TikTok says US threatens ban if Chinese owners don’t sell shares

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WASHINGTON, March 16 (Reuters) – The Biden administration has demanded that TikTok’s Chinese owners divest their stake in the popular video app or face a possible U.S. ban, the company told Reuters on Wednesday.

The move is the most dramatic in a series of recent moves by US officials and lawmakers who have raised fears that TikTok’s US user data could be passed on to China’s government. ByteDance-owned TikTok has more than 100 million US users.

It is also the first time under Democratic President Joe Biden’s administration that a potential ban on TikTok has been threatened. Biden’s predecessor, Republican Donald Trump, had tried to ban TikTok in 2020, but was blocked by US courts.

TikTok spokeswoman Brooke Oberwetter told Reuters the company had recently heard from the US Treasury-led Committee on Foreign Investment in the United States (CFIUS), which required the app’s Chinese owners to sell their shares, saying they would otherwise face a possible US ban on the video app.

The Wall Street Journal first reported the move. ByteDance confirmed that 60% of its shares are owned by global investors, 20% by employees and 20% by its founders.

China’s foreign ministry responded on Thursday, saying the United States had yet to provide evidence that TikTok threatened national security. Ministry spokesman Wang Wenbin told a daily briefing that the United States should stop suppressing such companies.

CFIUS, a powerful national security agency, had unanimously recommended in 2020 that ByteDance divest TikTok. Under pressure from then-President Trump, ByteDance tried unsuccessfully in late 2020 to finalize a deal with Walmart and Oracle Corp to move TikTok’s US assets to a new entity.

“If the goal is to protect national security, divestment does not solve the problem: a change in ownership will not impose any new restrictions on data flows or access,” Tiktok’s Oberwetter said in a statement.

The White House declined to comment.

A 3D printed Tik Tok logo is seen in front of the American flag in this illustration taken October 6, 2020. Picture taken October 6, 2020. REUTERS/Dado Ruvic/Illustration

TikTok CEO Shou Zi Chew will appear before the US Congress next week. It is not clear whether the Chinese government will approve any divestment, and the Chinese Embassy in Washington did not immediately respond to a request for comment.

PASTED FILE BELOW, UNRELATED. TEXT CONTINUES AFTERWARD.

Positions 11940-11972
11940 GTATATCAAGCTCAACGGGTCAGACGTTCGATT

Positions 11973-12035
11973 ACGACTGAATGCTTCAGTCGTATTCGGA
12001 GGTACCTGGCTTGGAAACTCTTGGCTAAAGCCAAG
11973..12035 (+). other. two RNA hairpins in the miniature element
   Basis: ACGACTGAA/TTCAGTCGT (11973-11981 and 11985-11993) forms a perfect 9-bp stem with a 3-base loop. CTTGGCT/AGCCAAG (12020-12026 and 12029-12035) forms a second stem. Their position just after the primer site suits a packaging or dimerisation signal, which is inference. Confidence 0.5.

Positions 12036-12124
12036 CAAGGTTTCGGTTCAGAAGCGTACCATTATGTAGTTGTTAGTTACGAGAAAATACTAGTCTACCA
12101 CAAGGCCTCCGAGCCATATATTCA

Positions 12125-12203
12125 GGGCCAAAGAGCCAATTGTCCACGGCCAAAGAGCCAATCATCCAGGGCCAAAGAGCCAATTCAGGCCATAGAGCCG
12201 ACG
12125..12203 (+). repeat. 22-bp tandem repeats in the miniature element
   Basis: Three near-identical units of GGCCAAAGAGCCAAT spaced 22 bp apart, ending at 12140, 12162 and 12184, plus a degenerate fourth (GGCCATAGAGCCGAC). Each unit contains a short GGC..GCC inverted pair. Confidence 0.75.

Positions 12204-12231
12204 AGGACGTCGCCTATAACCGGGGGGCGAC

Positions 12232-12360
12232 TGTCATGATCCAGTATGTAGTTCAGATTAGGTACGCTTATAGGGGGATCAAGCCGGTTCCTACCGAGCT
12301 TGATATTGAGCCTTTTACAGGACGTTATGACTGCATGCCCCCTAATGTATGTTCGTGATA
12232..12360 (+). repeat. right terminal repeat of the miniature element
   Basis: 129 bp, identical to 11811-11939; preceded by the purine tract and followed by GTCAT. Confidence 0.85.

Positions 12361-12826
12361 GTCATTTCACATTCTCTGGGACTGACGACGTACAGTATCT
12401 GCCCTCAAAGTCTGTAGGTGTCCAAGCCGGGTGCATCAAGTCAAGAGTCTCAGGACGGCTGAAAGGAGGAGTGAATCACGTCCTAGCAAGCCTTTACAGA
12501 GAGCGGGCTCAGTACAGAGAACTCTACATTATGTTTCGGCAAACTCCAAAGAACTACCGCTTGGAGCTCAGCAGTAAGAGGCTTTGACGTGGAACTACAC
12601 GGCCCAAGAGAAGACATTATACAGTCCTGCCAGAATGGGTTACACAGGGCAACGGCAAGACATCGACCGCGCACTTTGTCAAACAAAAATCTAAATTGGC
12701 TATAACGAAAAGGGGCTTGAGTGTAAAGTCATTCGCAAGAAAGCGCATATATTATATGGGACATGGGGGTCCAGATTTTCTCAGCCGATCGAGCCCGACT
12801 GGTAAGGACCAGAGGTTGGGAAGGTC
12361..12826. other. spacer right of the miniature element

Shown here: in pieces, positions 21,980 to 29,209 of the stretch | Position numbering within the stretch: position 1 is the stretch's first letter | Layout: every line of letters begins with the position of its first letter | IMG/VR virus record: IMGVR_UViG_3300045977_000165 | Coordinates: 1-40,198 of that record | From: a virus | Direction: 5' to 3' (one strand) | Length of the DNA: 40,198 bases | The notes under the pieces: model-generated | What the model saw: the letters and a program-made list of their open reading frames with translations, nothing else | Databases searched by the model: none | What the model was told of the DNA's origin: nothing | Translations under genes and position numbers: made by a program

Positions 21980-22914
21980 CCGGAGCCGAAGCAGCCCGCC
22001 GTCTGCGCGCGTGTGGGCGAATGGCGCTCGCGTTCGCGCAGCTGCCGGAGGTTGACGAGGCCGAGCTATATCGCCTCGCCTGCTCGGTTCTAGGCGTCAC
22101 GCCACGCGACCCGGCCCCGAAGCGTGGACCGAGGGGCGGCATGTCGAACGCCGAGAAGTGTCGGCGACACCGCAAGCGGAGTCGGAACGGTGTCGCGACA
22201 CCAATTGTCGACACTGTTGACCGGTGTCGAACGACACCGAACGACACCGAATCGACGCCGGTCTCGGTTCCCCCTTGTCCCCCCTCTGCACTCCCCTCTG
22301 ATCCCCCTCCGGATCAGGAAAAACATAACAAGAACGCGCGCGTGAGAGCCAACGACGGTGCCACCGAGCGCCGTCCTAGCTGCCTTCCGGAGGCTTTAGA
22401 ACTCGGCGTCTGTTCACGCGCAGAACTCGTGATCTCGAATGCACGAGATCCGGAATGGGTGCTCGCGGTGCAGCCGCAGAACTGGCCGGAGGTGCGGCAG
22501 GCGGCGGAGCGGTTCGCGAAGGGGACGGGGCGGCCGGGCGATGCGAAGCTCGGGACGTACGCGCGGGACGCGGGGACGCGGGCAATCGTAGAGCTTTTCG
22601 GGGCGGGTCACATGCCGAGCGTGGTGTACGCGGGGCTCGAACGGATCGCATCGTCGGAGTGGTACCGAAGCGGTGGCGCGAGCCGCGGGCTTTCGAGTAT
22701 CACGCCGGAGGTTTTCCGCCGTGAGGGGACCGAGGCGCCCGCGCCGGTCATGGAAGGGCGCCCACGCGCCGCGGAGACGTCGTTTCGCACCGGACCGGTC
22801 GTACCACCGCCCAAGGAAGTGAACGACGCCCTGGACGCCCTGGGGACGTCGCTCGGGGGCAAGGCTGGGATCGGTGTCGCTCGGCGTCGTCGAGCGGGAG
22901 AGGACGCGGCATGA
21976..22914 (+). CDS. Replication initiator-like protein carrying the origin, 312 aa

Last month, the White House gave government agencies 30 days to ensure they don’t have TikTok on federal devices and systems. More than 30 US states have also banned employees from using TikTok on state-owned devices.

Any ban in the US would face significant legal hurdles and potential political ramifications, as TikTok is popular with millions of young Americans.

Last week, Democratic Senator Mark Warner said it was important that the US government do more to make clear what it believes are the national security risks posed by TikTok. “It’s going to be the government’s duty to show its cards in terms of how this is a threat,” Warner said.

TikTok and CFIUS have been negotiating data security requirements for more than two years. TikTok said it has spent more than $1.5 billion on rigorous data security efforts and denies accusations of espionage.

TikTok said on Wednesday that “the best way to address national security concerns is with the transparent, US-based protection of US user data and systems, with robust third-party monitoring, control and verification.”

Last week, the White House backed legislation from a dozen senators to give the administration new powers to ban TikTok and other foreign-based technologies if they pose national security threats. That could give the Biden administration new ammunition in court if they tried to ban TikTok.

White House National Security Adviser Jake Sullivan praised the bipartisan bill, saying it would “strengthen our ability to address discrete risks from individual transactions and systemic risks associated with certain classes of transactions involving countries that give rise to of concern in sensitive technology sectors.”

The House Foreign Affairs Committee this month voted along party lines on a much broader bill targeting Tiktok, sponsored by Republican Representative Michael McCaul, which Democrats said would require the administration to effectively ban TikTok and other subsidiaries of ByteDance.

Reporting by David Shepardson in Washington, Echo Wang in New York, Josh Ye in Hong Kong, Laurie Chen in Beijing and Eva Mathews in Bengaluru; Editing by Devika Syamnath, Daniel Wallis, Leslie Adler and Edmund Klamann

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